WordPress Migration – Getting 404 Errors – Only Home Page works

WordPress Migration – Getting 404 Errors – Only Home Page works

WordPress is giving me 404 page not found for all pages except the homepage. We all know that the most potent CMS ever released is wordpress. Now wordpress powering over 30% of the internet. Although wordpress is a powerful CMS, sometimes a slight tweak can make your website inaccessible. However, finding a solution for any WordPress problem is extremely easy. Like the internal server error or error establishing the database connection. Another common problem that most WordPress users face at some point is WordPress posts returning a 404 Error. In this article, we will show you how to fix WordPress posts returning 404 error.

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How to solve wordpress 404 error

First of all, we need to check whether the admin area is accessible or not if it is we can efficiently resolve the error. If the blog’s main page/homepage is accessible and in the case of single posts they get a 404 Not found error. First of all, don’t panic most of the time your posts are still there and completely safe. This usually happens if your .htaccess file got deleted or something went wrong with the rewrite rules. What you need to do is fix your permalinks settings.

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My personal experience

All of a sudden I go to my WordPress website and all the pages except the homepage give me a 404 page not found page. I’m assuming the problem lies with the permalink structure, which I could swear I did not touch. The permalink setting was set on “post name”. So changing the permalink structure will resolve the problem but, we need to try different methods for the same. I suggest you try one of the methods provided below and will surely solve the error.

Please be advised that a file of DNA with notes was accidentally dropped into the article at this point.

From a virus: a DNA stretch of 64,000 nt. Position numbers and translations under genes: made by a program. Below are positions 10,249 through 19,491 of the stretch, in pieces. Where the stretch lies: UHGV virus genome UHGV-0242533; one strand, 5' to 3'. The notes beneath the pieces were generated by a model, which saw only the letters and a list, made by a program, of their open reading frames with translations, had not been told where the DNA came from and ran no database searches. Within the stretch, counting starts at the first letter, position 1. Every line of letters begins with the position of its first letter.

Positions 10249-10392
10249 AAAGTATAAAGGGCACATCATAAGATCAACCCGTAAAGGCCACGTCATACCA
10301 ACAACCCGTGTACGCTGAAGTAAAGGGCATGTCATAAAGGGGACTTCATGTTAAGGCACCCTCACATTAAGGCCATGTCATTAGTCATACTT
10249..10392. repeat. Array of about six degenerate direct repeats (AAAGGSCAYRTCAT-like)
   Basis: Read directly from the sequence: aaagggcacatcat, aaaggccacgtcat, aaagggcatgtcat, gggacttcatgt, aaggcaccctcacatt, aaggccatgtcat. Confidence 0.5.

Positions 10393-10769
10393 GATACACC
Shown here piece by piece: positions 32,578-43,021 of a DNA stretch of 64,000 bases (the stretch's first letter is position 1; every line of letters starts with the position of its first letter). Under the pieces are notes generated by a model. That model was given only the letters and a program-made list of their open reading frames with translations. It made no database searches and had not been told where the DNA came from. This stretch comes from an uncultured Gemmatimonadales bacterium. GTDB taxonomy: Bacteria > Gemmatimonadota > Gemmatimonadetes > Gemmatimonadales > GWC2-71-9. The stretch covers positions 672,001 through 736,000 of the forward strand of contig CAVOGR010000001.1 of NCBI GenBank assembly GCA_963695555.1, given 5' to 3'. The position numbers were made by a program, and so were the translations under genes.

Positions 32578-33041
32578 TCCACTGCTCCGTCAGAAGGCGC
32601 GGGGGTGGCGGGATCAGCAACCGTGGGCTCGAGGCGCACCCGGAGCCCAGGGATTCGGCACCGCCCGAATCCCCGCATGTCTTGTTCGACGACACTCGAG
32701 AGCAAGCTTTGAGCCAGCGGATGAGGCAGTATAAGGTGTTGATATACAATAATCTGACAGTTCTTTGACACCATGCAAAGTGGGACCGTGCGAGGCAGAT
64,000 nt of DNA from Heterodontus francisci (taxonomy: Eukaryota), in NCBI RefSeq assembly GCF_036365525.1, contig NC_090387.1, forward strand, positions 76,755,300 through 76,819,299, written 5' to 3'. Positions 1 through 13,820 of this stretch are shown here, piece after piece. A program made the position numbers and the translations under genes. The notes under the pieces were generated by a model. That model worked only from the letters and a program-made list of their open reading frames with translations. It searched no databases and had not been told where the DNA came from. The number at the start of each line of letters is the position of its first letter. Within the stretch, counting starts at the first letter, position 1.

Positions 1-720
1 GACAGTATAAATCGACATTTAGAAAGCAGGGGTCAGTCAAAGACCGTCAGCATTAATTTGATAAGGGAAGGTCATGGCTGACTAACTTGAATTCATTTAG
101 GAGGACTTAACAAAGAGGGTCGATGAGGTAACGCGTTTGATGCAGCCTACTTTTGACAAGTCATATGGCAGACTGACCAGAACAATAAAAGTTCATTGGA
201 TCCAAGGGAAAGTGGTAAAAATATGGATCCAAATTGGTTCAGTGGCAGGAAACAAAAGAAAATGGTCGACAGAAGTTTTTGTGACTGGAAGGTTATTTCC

Method 1: Change wordpress permalinks

This will update your permalinks settings and flush rewrite rules. In most cases, this is the perfect solution for the WordPress posts 404 error. However, if it does not work for you, then you probably need to update your .htaccess file manually.

Method 2: Edit .htaccess

Login to your server using FTP, and modify the .htaccess file which is located in the same location where folders like /wp-content/ and /wp-includes/ are located. If you are not able to find the .htaccess file create one or may be hidden by default. The easiest thing you can do is to temporarily make the file writeable by changing the permissions to 666. Then repeat the original solution. Don’t forget to change the permissions back to 660. You can also manually add this code to your .htaccess file:

# BEGIN WordPress
<IfModule mod_rewrite.c>
RewriteEngine On
RewriteBase /
RewriteRule ^index\.php$ - [L]
RewriteCond %{REQUEST_FILENAME} !-f
RewriteCond %{REQUEST_FILENAME} !-d
RewriteRule . /index.php [L]
</IfModule>
# END WordPress

Method 3: AllowOverride None to AllowOverride All

Open the Apache virtual file for your domain to make changes:

sudo nano /etc/apache2/sites-available/000-deafult.conf

Make these additions on the file

<VirtualHost *:80>
    ServerAdmin webmaster@localhost
    DocumentRoot /var/www/mysite
    ServerName server_domain_name_or_IP
    <Directory /var/www/mysite>
        AllowOverride All
    </Directory>
    . . .

Save and exit then enable mode rewrite which allows you to modify URLs:

sudo a2enmod rewrite

Reload Apache

sudo service apache2 reload

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